Monday, April 14, 2008

I am shocked

I am shocked, I tell you, shocked. It seems that after years of denying it, OLAF has admitted that, ahem, yes, actually “senior official did ask to see documents obtained by Belgian police when they raided the offices of a German investigative journalist”.

We are once again talking about the case of Hans-Martin Tillack, the German journalist whose painful saga we followed assiduously.

According to the European Voice, a spokesman for OLAF, Alessandro Buttice, “told the head of the international journalists association API in an email on 28 March that a director at OLAF had requested access to the files of Hans-Martin Tillack”. This had been strenuously denied by Franz-Hermann Brüner, OLAF's director-general, and Siim Kallas, the European commissioner for the fight against fraud to journalists, the Toy Parliament in Strasbourg (or was it Brussels?) and the Court of First Instances.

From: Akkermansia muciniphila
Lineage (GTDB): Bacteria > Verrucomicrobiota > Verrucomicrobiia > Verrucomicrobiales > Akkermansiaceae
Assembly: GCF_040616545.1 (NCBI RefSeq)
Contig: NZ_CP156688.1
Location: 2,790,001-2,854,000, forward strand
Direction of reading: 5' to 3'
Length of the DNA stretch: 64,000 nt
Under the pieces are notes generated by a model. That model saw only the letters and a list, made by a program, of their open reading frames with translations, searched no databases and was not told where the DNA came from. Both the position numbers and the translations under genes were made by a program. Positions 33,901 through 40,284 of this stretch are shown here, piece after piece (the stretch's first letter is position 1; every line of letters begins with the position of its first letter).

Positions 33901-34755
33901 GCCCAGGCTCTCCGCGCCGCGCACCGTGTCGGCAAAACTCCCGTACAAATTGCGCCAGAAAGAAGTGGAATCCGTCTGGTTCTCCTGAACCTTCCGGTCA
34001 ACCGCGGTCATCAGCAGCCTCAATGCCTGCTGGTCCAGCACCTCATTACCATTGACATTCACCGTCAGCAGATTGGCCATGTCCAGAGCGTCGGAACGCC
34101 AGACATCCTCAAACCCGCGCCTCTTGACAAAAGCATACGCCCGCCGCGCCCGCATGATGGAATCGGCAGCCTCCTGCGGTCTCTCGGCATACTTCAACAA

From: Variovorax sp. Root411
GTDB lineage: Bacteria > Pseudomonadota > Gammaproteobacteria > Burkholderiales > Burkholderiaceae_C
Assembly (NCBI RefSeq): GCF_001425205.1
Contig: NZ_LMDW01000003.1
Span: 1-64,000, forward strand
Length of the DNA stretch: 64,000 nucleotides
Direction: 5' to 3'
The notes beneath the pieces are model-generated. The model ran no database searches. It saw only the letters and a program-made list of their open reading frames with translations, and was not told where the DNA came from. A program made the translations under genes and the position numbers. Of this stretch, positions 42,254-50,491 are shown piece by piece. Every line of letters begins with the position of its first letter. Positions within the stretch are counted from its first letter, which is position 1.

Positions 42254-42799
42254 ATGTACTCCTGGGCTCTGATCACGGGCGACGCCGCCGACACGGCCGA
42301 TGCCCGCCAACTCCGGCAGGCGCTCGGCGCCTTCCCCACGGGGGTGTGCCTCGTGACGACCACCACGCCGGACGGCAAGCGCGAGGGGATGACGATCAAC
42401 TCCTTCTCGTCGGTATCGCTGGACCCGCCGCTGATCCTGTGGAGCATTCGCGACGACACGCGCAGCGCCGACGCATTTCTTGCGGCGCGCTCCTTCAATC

Herr Brüner has now realized that some of his statements were or, to be precise, “one element” in his statements was not factually correct. That was, as it happens, the most important element to do with OLAF’s involvement with the Belgian police’s “investigations”.

How did they find this lack of factual correctness? Well, it seems that a new broom appeared.
The error was detected when Thierry Cretin, who was appointed director at OLAF for investigation and operations, reviewed the case. The request was made by Cretin's predecessor Alberto Perduca, who is now working at the EU mission in Kosovo.
Well, it’s good to know that old officials of OLAF, however improperly they may have behaved do not die or even fade away. They just go to another EU appointment. But then you knew that, I expect.

Interestingly, Herr Brüner apologizes for misleading the International Federation of Journalists and the International Press Association but makes no mention of the fact that he and Commissar Kallas also misled the Toy Parliament and the Court of First Instances. Normally, it is considered to be rather bad form to mislead a court of law.

Needless to say, there will be an internal enquiry.

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